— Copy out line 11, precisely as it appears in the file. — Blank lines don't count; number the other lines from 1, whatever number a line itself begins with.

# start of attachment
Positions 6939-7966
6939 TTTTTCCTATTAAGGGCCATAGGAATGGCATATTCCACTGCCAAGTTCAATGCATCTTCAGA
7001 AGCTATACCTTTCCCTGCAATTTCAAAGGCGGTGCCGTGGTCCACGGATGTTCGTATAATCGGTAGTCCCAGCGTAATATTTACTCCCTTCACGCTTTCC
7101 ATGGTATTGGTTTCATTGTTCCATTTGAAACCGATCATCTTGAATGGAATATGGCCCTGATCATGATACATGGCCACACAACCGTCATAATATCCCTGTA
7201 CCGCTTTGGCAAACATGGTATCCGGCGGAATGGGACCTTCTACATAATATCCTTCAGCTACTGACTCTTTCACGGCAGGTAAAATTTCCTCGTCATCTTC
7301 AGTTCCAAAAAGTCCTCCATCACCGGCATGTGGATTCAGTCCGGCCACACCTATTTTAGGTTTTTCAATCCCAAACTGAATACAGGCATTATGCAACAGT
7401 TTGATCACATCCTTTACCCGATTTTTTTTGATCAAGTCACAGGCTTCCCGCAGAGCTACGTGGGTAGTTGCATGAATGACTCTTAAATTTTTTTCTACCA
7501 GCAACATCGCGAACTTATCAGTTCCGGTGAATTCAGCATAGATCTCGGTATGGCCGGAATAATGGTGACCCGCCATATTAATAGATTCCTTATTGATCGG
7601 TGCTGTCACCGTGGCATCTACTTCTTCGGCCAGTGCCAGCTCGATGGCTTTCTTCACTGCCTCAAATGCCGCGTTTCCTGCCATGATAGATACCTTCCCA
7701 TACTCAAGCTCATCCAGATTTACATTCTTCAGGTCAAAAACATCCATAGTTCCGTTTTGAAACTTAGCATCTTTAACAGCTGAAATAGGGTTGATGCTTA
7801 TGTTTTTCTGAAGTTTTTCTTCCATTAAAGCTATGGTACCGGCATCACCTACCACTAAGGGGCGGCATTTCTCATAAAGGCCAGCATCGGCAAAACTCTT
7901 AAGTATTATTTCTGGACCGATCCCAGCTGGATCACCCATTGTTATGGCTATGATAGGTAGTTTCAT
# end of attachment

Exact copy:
7801 TGTTTTTCTGAAGTTTTTCTTCCATTAAAGCTATGGTACCGGCATCACCTACCACTAAGGGGCGGCATTTCTCATAAAGGCCAGCATCGGCAAAACTCTT